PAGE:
US9614918B2 - Migration of network connection under mobility - Google Patents

Migration of network connection under mobility Download PDF

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US9614918B2
US9614918B2 US13/826,238 US201313826238A US9614918B2 US 9614918 B2 US9614918 B2 US 9614918B2 US 201313826238 A US201313826238 A US 201313826238A US 9614918 B2 US9614918 B2 US 9614918B2
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client device
server
communication
communication session
state
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US20140280470A1 (en
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Seraphin B. Calo
Raheleh B. Dilmaghani
Bong Jun Ko
Kang-won Lee
Vasileios Pappas
Ramya Raghavendra
Yang Song
Dinesh C. Verma
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International Business Machines Corp
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    • HELECTRICITY
    • H04ELECTRIC COMMUNICATION TECHNIQUE
    • H04LTRANSMISSION OF DIGITAL INFORMATION, e.g. TELEGRAPHIC COMMUNICATION
    • H04L67/00Network-specific arrangements or communication protocols supporting networked applications
    • H04L67/14Network-specific arrangements or communication protocols supporting networked applications for session management
    • H04L67/148Network-specific arrangements or communication protocols supporting networked applications for session management provided for migration or transfer of sessions
    • HELECTRICITY
    • H04ELECTRIC COMMUNICATION TECHNIQUE
    • H04LTRANSMISSION OF DIGITAL INFORMATION, e.g. TELEGRAPHIC COMMUNICATION
    • H04L67/00Network-specific arrangements or communication protocols supporting networked applications
    • H04L67/14Network-specific arrangements or communication protocols supporting networked applications for session management
    • H04L67/142Network-specific arrangements or communication protocols supporting networked applications for session management provided for managing session state for stateless protocols; Signalling a session state; State transitions; Keeping-state mechanisms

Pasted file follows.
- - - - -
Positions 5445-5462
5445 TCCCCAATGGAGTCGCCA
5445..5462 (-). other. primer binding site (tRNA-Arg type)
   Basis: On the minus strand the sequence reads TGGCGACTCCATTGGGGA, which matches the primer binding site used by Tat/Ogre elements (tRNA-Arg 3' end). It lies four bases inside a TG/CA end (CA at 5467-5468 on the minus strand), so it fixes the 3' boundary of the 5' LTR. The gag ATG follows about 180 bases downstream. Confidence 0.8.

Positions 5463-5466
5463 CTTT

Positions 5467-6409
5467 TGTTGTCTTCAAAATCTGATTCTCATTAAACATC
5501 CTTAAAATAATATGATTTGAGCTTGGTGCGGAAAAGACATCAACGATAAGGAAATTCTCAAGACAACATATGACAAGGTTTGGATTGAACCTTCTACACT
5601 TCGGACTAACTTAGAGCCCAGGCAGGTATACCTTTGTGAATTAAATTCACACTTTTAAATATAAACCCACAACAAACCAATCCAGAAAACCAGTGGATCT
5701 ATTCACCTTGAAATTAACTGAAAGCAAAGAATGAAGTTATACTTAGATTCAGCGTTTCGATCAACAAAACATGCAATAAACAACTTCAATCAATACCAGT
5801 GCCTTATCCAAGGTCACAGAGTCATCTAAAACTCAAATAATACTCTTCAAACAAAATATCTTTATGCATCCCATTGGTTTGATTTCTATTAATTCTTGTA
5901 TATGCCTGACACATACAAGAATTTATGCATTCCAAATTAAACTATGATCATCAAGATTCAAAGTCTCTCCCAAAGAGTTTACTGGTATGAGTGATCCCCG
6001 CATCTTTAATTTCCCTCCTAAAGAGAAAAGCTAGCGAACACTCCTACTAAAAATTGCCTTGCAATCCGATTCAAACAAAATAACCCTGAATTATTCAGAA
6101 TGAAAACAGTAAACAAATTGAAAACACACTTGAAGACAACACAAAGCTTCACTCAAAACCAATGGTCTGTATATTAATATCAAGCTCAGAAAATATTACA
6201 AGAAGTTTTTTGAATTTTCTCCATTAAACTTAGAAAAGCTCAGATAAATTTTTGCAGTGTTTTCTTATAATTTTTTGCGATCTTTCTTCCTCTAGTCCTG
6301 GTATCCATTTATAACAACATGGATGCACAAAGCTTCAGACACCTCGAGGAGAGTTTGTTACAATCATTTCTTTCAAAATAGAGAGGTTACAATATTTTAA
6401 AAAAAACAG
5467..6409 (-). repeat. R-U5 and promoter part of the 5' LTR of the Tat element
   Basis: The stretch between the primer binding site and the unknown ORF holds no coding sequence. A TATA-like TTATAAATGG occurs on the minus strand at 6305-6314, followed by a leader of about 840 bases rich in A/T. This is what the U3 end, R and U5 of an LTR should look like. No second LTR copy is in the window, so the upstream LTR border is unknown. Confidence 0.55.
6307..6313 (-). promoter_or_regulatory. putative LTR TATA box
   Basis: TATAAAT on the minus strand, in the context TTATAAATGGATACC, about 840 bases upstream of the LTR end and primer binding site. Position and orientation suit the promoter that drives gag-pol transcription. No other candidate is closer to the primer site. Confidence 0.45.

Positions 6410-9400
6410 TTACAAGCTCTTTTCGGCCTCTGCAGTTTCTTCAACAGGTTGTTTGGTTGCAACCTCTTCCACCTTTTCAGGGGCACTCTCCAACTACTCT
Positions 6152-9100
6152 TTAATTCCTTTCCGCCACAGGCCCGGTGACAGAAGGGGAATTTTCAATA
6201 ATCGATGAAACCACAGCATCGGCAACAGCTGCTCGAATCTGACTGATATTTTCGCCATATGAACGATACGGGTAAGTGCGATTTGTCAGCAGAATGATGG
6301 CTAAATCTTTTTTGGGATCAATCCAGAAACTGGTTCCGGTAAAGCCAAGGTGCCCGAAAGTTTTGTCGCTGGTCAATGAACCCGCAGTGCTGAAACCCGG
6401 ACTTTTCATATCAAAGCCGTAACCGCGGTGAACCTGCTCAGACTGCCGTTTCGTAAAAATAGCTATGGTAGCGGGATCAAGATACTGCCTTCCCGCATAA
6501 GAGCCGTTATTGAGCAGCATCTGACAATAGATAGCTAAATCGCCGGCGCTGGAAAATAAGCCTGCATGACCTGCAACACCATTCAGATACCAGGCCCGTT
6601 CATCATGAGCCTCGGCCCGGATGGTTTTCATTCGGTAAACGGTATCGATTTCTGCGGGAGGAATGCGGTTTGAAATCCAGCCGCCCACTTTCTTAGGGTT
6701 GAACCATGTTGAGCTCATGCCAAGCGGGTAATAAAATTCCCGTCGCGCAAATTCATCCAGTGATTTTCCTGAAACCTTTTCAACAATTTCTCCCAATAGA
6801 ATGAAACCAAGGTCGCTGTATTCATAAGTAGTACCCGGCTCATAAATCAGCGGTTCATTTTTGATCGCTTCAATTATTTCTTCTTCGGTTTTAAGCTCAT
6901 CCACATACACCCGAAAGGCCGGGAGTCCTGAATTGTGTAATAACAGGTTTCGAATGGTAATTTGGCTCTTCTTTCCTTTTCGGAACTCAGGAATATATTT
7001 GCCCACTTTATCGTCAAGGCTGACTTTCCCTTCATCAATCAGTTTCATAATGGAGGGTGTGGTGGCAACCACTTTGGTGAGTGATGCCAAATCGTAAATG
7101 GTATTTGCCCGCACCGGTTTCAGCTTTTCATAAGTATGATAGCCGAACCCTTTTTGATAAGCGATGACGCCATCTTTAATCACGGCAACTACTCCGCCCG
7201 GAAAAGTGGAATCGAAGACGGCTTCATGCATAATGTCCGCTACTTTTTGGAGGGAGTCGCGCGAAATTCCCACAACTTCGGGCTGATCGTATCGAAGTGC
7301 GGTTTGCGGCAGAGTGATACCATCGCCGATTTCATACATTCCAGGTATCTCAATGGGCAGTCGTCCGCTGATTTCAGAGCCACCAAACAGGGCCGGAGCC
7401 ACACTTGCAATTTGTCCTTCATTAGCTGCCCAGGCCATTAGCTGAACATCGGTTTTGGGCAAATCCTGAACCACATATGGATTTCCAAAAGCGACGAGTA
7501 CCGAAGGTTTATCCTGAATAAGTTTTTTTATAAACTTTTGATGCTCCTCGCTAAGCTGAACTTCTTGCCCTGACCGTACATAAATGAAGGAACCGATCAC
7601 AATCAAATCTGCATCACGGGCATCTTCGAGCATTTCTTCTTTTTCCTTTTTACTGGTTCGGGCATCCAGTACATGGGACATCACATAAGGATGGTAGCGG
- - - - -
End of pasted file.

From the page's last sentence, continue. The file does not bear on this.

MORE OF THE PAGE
• HELECTRICITY
    • H04ELECTRIC COMMUNICATION TECHNIQUE
    • H04LTRANSMISSION OF DIGITAL INFORMATION, e.g. TELEGRAPHIC COMMUNICATION
    • H04L69/00Application independent communication protocol aspects or techniques in packet data networks
    • H04L69/16Transmission control protocol/internet protocol [TCP/IP] or user datagram protocol [UDP]
    • HELECTRICITY
    • H04ELECTRIC COMMUNICATION TECHNIQUE
    • H04LTRANSMISSION OF DIGITAL INFORMATION, e.g. TELEGRAPHIC COMMUNICATION
    • H04L69/00Application independent communication protocol aspects or techniques in packet data networks
    • H04L69/18Multi-protocol handler, e.g. single device capable of handling multiple protocols
    • HELECTRICITY
    • H04ELECTRIC COMMUNICATION TECHNIQUE
    • H04LTRANSMISSION OF DIGITAL INFORMATION, e.g. TELEGRAPHIC COMMUNICATION
    • H04L67/00Network-specific arrangements or communication protocols supporting networked applications
    • H04L67/42Protocols for client-server architectures

Abstract

The present disclosure relates generally to the field of migration (e.g., seamless migration) of a network connection under mobility (e.g., host mobility). In various examples, migration (e.g., seamless migration) of a network connection under mobility (e.g., host mobility) may be implemented in the form of systems and/or algorithms.

Description

BACKGROUND

The present disclosure relates generally to the field of migration (e.g., seamless migration) of a network connection under mobility (e.g., host mobility).

In various examples, migration (e.g., seamless migration) of a network connection under mobility (e.g., host mobility) may be implemented in the form of systems and/or algorithms.

DESCRIPTION OF RELATED ART

Although current network protocols like TCP (transmission control protocol) are designed to support a fixed relationship between client devices and servers, modern distributed computation is increasingly of the nature where these relationships may change. Two examples of such dynamic relationships are as follows. The first example arises in context of wireless mobile (e.g., cellular) networks. The second example is in the context of data centers using virtual machines.

In wireless mobile (e.g., cellular) networks, functions like caching, analytics, etc. can be provided by means of proxies located at cell sites. Using a traditional networking method based on TCP to serve the contents at the cell sites, however, makes it difficult to support the mobile users, who can move from a first area covered by first cell site to a second area covered by a second cell site. In a conventional method of object retrieval based on a TCP protocol, when a device moves across cell sites, its TCP connection with the proxy breaks, resulting in loss of communication. This lack of mobility support is a major impediment to support proxy functions in cell sites.